Hospital Medicine

Complications of human immunodeficiency virus: Systemic Complications of HIV and Disseminated Disease

I. Problem/Condition.

Complications of human immunodeficiency virus (HIV) infection include a wide array of clinical problems that can affect virtually every organ system. Prior to the advent of highly active antiretroviral therapy (HAART), the bulk of the complications were comprised of opportunistic illnesses (OIs), which included infections and malignancies. In current times, the spectrum of disease encompasses more non-acquired immune deficiency syndrome (AIDS) defining cancers, complications of concomitant illnesses and side effects of HAART.

Side effects of HAART are discussed in another chapter. This chapter will focus on the approach to non-pharmacologic complications of HIV/AIDS by organ system. Please note that this chapter summarizes the approach to the hospitalized patient in the United States (US); should the patient be a recent immigrant, the differential diagnosis may need to broadened based on the area of origin.

HIV-infected individuals commonly present to the hospital setting with shortness of breath, lymphadenopathy, diarrhea, rashes, or general systemic symptoms such as weight loss and fever. The list of differential diagnoses broadens in direct proportion to the degree of immunocompromise as measured by the cluster of differentiation (CD4) count.

While patients with CD4 counts above 200 often present with infections common to immunocompetent hosts, they also have higher rates of certain HIV-associated illnesses, such as tuberculosis (TB), candidal infections, lymphomas, and Kaposi's sarcoma. As CD4 counts fall, hosts are susceptible to more and more infections and cancers.

This group of patients often presents a challenge to the clinician because they may not fit Occam's razor; they may have multiple infectious or oncologic complications at one time. Additionally, many symptoms such as wasting, lymphadenopathy and diarrhea may be a manifestation of AIDS itself. Furthermore, patients can suffer systemic symptoms with immune reconstitution inflammatory syndrome (IRIS, discussed elsewhere). This can closely mimic disseminated infection.

Important points to remember are: 1) the level of immunocompromise dictates the differential diagnosis and what testing need to be ordered and 2) regardless of degree of immunocompromise, individuals with HIV often suffer from common illnesses unrelated to their immunodeficiency.

II. Diagnostic Approach

A. What is the differential diagnosis for this problem?

Systemic complications/disseminated disease

Though now more rarely seen due to the advent of HAART, disseminated diseases are still common in the developing world and may be the initial presentation of HIV. MAC often presents with fever, weight loss, anemia, lymphadenopathy, diarrhea, and hepatitis. Histoplasmosis and coccidiomycosis present with systemic symptoms and commonly pulmonary disease. Bacillary angiomatosis (Bartonella infection) presents with fever, malaise and vascular skin lesions.

CMV is rarely the sole cause of severe systemic disease, but it can infect any organ in the body, and causes CMV retinitis at CD4 counts less than 50.

B. Describe a diagnostic approach/method to the patient with this problem

The diagnostic approach will depend on a careful history and physical examination, in addition to understanding the patient's HIV treatment history. A recent CD4 count (and preferably a recent trend) is the single most helpful element in formulating a differential diagnosis.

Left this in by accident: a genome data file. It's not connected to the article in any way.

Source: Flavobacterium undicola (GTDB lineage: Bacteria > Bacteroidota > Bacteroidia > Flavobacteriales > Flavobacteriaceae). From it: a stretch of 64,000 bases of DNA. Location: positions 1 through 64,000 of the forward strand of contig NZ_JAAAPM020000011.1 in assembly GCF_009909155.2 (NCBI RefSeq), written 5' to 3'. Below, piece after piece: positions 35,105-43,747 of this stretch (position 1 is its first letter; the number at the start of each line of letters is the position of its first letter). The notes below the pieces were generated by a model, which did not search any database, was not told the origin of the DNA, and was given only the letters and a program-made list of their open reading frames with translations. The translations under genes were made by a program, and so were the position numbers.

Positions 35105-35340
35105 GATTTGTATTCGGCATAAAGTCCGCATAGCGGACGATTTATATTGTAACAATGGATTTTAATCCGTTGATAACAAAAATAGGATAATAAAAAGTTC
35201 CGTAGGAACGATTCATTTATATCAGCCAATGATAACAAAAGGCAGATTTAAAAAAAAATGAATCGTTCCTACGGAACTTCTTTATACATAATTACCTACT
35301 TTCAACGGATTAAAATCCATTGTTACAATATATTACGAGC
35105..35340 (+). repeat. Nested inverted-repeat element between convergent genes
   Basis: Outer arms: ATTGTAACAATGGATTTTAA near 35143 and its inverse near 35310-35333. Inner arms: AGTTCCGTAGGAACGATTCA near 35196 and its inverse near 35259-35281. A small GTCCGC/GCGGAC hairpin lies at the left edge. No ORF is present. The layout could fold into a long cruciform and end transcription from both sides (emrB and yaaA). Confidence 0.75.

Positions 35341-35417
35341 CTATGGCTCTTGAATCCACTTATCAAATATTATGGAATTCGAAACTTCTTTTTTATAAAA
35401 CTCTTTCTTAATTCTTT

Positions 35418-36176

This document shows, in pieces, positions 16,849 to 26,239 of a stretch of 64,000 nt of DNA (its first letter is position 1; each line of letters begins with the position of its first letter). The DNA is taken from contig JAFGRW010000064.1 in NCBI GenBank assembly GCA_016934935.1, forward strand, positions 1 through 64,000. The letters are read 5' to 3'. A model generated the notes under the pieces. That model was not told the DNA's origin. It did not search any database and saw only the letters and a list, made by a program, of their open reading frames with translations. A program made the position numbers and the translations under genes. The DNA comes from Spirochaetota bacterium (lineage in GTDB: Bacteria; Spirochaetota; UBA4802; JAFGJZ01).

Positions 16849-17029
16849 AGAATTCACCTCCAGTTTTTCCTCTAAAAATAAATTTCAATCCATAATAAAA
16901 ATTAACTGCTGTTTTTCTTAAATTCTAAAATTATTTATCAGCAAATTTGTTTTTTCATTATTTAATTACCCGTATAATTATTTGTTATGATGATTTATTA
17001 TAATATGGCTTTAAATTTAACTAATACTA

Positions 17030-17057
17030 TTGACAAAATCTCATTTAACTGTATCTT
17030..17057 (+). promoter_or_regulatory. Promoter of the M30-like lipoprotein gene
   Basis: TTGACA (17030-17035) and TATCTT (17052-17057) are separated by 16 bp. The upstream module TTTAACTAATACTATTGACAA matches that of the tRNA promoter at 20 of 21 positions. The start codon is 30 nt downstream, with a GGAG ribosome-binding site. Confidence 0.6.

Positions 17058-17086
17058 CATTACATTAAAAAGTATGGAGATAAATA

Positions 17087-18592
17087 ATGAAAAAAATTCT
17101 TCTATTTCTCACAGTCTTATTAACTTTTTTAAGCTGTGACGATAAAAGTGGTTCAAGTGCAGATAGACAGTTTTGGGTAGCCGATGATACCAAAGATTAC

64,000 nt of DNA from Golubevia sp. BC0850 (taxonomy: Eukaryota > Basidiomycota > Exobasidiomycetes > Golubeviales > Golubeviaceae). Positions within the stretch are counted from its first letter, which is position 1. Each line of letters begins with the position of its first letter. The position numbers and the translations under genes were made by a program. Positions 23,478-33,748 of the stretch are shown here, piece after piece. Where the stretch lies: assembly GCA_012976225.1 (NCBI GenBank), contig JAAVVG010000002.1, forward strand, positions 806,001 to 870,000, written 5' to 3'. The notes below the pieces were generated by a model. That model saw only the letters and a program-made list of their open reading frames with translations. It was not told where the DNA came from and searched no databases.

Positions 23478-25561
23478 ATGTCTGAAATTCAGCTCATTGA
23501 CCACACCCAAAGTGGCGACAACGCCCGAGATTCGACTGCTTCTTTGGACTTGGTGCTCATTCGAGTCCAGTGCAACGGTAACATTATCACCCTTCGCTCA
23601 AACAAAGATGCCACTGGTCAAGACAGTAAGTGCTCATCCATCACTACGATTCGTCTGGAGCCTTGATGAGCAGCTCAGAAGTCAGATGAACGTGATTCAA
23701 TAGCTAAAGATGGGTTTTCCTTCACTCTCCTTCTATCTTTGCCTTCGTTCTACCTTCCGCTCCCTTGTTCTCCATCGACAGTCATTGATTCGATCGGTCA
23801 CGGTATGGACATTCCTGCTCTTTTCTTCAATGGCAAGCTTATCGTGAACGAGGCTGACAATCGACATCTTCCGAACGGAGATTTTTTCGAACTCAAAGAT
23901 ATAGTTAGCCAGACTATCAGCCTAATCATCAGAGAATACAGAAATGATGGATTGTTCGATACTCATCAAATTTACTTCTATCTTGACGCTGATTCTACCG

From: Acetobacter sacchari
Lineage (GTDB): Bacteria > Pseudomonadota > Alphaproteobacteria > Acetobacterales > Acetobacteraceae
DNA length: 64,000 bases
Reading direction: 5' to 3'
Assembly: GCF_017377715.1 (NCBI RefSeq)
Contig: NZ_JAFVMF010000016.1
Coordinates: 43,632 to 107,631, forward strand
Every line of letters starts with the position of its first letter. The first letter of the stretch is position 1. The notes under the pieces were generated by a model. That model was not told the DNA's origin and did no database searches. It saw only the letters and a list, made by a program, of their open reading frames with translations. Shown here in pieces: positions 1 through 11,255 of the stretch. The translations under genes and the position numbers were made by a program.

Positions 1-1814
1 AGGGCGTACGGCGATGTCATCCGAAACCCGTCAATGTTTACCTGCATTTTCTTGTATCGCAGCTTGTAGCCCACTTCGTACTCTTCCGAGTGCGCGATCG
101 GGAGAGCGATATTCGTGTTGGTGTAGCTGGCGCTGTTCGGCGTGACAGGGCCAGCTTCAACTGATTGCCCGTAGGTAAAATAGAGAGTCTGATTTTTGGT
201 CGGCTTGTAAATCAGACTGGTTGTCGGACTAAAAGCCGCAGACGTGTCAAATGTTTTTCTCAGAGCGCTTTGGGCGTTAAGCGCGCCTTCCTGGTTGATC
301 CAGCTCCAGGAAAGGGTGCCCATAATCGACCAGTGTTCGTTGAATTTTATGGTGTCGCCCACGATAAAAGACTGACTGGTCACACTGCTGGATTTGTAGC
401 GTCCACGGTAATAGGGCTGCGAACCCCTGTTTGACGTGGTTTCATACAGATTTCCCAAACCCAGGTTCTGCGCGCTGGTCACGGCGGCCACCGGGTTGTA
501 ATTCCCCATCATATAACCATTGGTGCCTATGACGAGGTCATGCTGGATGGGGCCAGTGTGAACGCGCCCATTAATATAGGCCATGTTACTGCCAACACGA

All HIV-infected individuals, regardless of CD4 count, are at increased risk of the following:

  • Cardiovascular and renal complications (may depend on current therapy)

  • TB (those with CD4 <200 are more likely to have extrapulmonary disease)

  • Bacterial pneumonia

  • Bacterial enteric disease

  • Syphilis

  • HSV

  • Varicella zoster virus (VZV)

  • Human herpes virus 8 (HHV-8) (Kaposi's sarcoma)

  • HPV (cervical and rectal cancers)

  • Histoplasmosis (pulmonary at any count, CD4 <150 for disseminated infection)

  • Oral candidiasis

  • NHL

HIV-infected individuals with CD4 less than 200 are at risk for all of the above, and the following:

  • Pneumocystis pneumonia

  • Toxoplasmosis

  • Coccidioidomycosis (may have CD4 counts up to 250)

  • Candidal esophagitis

HIV-infected individuals with CD4 less than 100 are at risk for all of the above, and the following:

  • Microsporidium

  • Cryptosporidium

  • PML

HIV-infected individuals with CD4 less than 50 are at risk for all of the above, and the following:

  • Cryptococcosis (meningitis)

  • Aspergillosis (meningitis or pulmonary disease)

  • CMV (retinitis, esophagitis, colitis, CNS disease)

  • Bartonella infection

  • MAC

  • CNS lymphoma

1. Historical information important in the diagnosis of this problem.

Important questions to ask include the following:

  • Careful history and timing of chief complaint

  • Associated symptoms -There may be more than one diagnosis

  • History of HAART and adherence - Presentation may be related to drug side effects

  • Any bacterial prophylaxis and adherence - If on Bactrim prophylaxis, less likely to have bacterial pneumonia, pneumocystis or toxoplasmosis. If taking azithromycin, less likely to acquire MAC

  • CD4 count and history - Previous AIDS-defining illness or CD4 count less than 200 predisposes to more serious infection even if counts are currently above 200

  • Travel history - Mississippi River valley for histoplasmosis, Southeast US for coccidioidomycosis, Foreign TB endemic area

  • Careful sexual history for epidemiology - Kaposi's sarcoma is much more common in men that have sex with men (MSM), Secondary syphilis can cause high fevers, rash, and mental status changes, Giardia is more common in MSM, Anal intercourse may be linked to anal cancer

  • Careful social history - IVDU increases risk for bacterial pneumonia, TB and viral hepatitis, Smoking increases the risk for lung cancer and heart disease

2. Physical Examination maneuvers that are likely to be useful in diagnosing the cause of this problem.

This chapter focuses on a variety of clinical problems that affect virtually all organ systems; please see disease-specific chapters for physical exam pearls.